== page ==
David Crosby, brother of Asa Crosby, would establish Echo Cottage, also located at Lanesville. Echo Cottage had accommodations for 40 people. Other boarding houses operating at Lanesville in 1919 included the Lanesville House (Mrs. J. McGinn), the Central Farm House (F. A. Barber), The Ruggles (C. R. Lane), Pleasant View House (T. H. Jansen), Clover Leaf Cottage (A. H. Stryker), Notch View Farm (E. Kerr), The Brunswick (H. S. Lane), The Elmwood (Louisa North) and The Norwood (George Lindsley).
A similarly named Diamond Notch House was located at the hamlet of Spruceton and was operated by Henry I. Van Valkenburgh.
Between 1890 and 1910 there was a massive landslide on the east wall of Diamond Notch that “removed all vegetation and soil helping to create a landslide-prone boulder talus slope with very little vegetation even today. The area was also reportedly logged during this period.” (Hunter Mountain Wild Forest Unit Management Plan. November 1995. pp. 21-22.)
The Diamond Notch Trail from Lanesville to Spruceton was an old public road that was eventually abandoned, and later converted to trail use. Both the 1856 Map of Greene County, N.Y. by Samuel Geil and the 1867 Atlas of Greene County map by F. W. Beers did not show a road through the notch between Lanesville and Spruceton. However, the U.S. Geological Survey of 1900, as seen on the Phoenicia Quadrangle, did show the route through Diamond Notch. This route was shown as a trail, not as a road.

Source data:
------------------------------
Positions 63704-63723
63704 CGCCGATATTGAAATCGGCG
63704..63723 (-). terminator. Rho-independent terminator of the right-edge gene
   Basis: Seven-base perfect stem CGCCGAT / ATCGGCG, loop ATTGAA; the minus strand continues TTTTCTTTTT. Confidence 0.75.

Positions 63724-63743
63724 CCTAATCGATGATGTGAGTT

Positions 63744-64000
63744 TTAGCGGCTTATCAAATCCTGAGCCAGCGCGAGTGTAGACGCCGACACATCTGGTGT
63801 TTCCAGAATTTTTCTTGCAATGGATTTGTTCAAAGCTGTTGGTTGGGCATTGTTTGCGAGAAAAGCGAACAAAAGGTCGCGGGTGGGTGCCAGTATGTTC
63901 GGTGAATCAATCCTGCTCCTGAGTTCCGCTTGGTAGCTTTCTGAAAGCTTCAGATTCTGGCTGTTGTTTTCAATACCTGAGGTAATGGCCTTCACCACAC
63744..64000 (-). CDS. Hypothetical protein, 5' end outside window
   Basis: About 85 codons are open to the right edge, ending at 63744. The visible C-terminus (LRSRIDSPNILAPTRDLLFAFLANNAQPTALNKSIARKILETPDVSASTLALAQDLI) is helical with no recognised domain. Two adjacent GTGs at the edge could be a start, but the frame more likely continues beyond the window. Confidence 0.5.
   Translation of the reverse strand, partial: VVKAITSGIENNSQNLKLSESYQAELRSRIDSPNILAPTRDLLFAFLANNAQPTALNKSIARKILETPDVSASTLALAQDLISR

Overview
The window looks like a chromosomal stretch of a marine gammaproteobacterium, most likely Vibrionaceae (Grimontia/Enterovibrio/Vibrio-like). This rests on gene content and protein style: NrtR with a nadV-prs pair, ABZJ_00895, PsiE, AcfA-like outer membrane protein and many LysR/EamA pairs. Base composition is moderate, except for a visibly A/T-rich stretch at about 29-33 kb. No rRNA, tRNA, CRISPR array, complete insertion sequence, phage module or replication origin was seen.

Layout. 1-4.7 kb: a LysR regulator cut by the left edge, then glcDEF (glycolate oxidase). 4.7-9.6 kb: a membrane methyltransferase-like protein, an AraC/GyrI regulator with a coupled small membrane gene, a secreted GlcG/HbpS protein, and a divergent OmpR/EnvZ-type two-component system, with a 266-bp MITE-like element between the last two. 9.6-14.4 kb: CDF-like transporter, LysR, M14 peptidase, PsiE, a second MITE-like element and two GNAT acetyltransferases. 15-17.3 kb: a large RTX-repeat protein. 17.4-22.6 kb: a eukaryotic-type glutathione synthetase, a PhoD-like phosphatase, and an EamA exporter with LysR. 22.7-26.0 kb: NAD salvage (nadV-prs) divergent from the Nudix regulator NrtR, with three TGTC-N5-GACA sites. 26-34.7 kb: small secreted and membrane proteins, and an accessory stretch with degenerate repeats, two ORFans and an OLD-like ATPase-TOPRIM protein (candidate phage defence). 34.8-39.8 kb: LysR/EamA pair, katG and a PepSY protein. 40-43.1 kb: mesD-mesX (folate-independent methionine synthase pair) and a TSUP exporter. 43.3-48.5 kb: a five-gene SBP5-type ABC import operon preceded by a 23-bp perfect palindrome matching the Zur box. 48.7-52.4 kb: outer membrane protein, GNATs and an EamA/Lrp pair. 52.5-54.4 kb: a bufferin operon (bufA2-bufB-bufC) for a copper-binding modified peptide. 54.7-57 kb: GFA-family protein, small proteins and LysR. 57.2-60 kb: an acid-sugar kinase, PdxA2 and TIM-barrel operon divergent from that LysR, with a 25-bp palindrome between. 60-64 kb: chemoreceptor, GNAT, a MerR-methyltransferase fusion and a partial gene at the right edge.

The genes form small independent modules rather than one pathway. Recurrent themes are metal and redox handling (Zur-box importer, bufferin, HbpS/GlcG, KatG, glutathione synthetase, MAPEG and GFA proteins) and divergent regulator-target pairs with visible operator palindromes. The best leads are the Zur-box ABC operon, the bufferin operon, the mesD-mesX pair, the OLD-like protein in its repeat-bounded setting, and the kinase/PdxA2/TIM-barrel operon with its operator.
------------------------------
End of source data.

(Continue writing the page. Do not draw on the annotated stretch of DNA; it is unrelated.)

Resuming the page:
The road through Diamond Notch was officially abandoned on November 26, 1924 by order of the Town Board of Lexington, although the portion of the road operated by the town of Hunter was maintained for some years after. Lands within Diamond Notch were purchased by New York State in 1932 to incorporate as part of the Catskill Forest Preserve. The Diamond Notch Trail “was developed during the 1937 season primarily as a ski trail from Stony Clove Road (Route 214) near Lanesville to the Spruceton Road near its junction with the old Spruceton-Hunter Road.” (Delaware Republican Express. Summer Vacation Issue, 1974.) The original 5-mile cross-country ski trail, with exposure to the north and south, was rated by the New York State Conservation Department as “novice.”
The lean-to located within Diamond Notch, approximately 1/2 mile from the Falls, was originally constructed in 1968, and rehabilitated in 2010. It is a popular overnight spot for backpackers given its proximity to the Devil’s Path and to Diamond Notch Falls. The Diamond Notch lean-to is one of three shelters located within the Hunter-Westkill Wilderness Area, the other two being the John Robb lean-to on the Spruceton Trail and the Devil’s Acre lean-to on the Devil’s Path.